Tips for Fixing and Preventing Clogged Drains

Every once in a while, all homeowners experience a clogged or slow-moving drain or pipe. And while these situations are annoying, fixing a plugged-up sink or a totally clogged drain is not usually a difficult process. And the majority of common situations will not require you to call a plumber in to help out.
The typical stopped up drain doesn’t happen overnight. Most often, gunk sitting inside a drain pipe will slowly build up, causing the pipe to drain slower and slower. At some point, usually over several months, the clog may achieve a mass that is finally capable of completely shutting down the flow of water down the pipe. That being said, plumbers in the United States have noticed that the day after Thanksgiving is the busiest day of the year for phone calls concerning clogged kitchen sinks.
Most clogs show up in the drain plumbing of often-used toilets, showers, laundry sinks, tubs, bathroom and kitchen sinks. The primary culprits of plugs in the kitchen Slow Draining Sink Baking Soda Vinegar area sinks are greases, oils and food. The key cause in bathroom plumbing problems is hair and soap scum that can join together to produce an effective plug.
With the exception of a block in a toilet, you can use a plumber’s zip-it tool to yank up the standard hair, soap and grease clump that is blocking the free circulation of waste water. These handy tools are about 18 inches long and look very much like High Water Pressure Causes a bendable plastic ruler, except that they have teeth along their edges, which enables the tool to move into a clog and then snag and yank the block back up out of the pipe. These tools cost just a couple of dollars at almost any hardware store.
You can also use a typical household plunger in most sinks, toilets and bathtubs. Occasionally the shape of a bathroom sink makes it a bit more difficult to use a plunger effectively. The only trick to effectively using a plunger is to make sure you have a tight seal between the plunger and the fixture. By pulling up and then pushing back down, the plunger will drive down and then suck back up the contents of the pipe. These movements are usually enough to move the blockage enough so that it passes beyond the point in the pipe where it is stuck.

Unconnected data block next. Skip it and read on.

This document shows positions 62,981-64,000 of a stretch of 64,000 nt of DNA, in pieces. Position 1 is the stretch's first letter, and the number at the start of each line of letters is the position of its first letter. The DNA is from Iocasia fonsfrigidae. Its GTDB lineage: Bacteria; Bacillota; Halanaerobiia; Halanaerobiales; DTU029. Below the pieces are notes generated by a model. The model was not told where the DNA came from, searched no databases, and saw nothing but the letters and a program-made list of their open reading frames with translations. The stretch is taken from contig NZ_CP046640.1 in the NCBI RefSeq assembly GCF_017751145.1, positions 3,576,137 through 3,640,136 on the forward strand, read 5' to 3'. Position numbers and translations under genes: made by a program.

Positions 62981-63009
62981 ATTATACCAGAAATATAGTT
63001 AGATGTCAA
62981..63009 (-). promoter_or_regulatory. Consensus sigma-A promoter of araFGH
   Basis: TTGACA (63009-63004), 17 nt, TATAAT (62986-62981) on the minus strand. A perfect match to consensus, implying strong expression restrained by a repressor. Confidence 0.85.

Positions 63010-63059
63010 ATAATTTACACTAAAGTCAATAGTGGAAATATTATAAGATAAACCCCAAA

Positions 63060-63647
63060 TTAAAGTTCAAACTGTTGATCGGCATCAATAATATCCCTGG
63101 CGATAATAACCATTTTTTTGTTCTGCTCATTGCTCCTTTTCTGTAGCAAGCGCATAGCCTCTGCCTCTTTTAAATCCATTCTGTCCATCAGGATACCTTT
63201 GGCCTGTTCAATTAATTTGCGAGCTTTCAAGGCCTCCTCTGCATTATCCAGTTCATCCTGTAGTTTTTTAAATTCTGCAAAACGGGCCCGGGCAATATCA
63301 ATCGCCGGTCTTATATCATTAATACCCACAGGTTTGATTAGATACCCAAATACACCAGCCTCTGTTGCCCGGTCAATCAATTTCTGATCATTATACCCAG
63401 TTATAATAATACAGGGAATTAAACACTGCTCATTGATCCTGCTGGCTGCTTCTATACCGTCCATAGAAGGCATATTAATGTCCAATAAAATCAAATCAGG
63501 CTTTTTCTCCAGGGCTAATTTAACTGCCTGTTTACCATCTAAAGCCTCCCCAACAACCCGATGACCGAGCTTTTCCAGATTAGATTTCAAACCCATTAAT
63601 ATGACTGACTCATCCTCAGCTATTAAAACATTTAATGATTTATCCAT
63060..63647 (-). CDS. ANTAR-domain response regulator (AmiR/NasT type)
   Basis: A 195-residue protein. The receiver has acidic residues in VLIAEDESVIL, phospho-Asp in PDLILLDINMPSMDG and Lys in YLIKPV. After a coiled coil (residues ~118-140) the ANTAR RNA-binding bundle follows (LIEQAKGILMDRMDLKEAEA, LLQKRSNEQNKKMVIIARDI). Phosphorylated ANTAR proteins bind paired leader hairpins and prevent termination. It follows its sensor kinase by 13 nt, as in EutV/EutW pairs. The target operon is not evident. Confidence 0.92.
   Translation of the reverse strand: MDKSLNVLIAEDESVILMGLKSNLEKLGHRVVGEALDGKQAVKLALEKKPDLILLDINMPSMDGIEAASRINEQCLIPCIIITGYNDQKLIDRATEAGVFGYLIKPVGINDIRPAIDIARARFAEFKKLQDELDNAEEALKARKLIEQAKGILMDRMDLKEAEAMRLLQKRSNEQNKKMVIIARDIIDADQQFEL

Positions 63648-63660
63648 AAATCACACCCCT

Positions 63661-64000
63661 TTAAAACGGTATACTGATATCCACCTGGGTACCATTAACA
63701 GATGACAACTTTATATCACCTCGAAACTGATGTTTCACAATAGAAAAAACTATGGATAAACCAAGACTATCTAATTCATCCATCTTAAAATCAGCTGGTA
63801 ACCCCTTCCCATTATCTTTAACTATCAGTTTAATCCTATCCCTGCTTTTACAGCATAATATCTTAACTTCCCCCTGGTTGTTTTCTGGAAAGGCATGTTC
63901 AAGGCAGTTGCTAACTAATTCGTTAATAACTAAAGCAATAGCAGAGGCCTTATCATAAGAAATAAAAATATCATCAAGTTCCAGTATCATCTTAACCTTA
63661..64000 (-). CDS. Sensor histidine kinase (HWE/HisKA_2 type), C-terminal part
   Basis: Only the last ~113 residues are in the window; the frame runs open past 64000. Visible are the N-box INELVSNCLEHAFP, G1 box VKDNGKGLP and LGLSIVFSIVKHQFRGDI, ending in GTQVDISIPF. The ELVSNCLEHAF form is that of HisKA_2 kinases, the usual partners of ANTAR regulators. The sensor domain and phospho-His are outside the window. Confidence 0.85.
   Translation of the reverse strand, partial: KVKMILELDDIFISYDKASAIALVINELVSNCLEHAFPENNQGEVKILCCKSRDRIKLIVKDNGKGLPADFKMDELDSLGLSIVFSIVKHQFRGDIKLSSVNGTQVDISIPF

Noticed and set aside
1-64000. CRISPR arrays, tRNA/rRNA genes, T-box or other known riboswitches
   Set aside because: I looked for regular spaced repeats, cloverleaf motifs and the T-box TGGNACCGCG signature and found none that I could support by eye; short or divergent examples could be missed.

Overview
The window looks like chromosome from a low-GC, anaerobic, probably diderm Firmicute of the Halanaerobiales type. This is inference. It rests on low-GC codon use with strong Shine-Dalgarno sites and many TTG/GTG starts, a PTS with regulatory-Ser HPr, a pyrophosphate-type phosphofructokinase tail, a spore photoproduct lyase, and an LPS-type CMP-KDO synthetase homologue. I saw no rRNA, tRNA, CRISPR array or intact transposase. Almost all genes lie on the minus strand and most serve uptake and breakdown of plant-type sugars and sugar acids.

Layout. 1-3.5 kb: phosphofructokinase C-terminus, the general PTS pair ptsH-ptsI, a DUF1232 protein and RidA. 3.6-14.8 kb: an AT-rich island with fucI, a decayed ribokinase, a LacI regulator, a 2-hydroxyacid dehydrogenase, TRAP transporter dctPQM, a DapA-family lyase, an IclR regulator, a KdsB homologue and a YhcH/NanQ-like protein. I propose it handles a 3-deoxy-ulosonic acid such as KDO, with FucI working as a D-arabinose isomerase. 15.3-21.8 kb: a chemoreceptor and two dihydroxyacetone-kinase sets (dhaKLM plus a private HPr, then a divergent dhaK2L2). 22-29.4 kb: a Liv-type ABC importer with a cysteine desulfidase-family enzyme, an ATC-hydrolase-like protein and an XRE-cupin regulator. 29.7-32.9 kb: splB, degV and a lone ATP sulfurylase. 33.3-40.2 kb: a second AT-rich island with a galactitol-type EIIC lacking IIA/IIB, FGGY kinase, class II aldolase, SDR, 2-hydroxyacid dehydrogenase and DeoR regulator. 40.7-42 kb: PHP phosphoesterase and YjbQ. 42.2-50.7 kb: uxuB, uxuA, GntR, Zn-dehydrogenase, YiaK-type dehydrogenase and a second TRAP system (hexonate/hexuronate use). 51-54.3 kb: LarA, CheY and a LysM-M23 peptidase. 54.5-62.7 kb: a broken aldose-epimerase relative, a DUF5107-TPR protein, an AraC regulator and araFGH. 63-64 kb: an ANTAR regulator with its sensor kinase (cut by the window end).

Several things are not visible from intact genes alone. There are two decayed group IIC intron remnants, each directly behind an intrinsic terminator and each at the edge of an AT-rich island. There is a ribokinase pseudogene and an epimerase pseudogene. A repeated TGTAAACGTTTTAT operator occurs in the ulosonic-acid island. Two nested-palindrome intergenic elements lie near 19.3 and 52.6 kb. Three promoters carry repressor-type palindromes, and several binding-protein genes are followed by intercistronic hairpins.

There is one more tool that homeowners can use. It’s called a plumber’s snake. A plumber’s snake is a strong but bendable cable that snakes down into the drain and twists through the pipes, hopefully driving the obstruction deeper into a larger section of pipe and washing the clog free. Working plumbers will have expensive electric-powered snakes, but you will just need the economy model which operates with a hand crank, similar to a fishing reel.
You will not to use any chemicals to clear your drain pipes. The chemical products you can see advertised at your local hardware store will be too harsh on both your pipes and either your septic system or your city’s sewer system. The advertising on the packages will entice you with their ease of use, but they are toxic and their fumes can be harmful. Plus, they just don’t seem to work.
To keep your pipes operating properly, you just need to prevent hair and other elements from getting into them. A metal screen or a strainer in the bottom part of each sink, shower and bathtub will help prevent potential obstructions from entering your pipes. Some plumbers suggest pouring very hot, even boiling water into your drains once a month or so.

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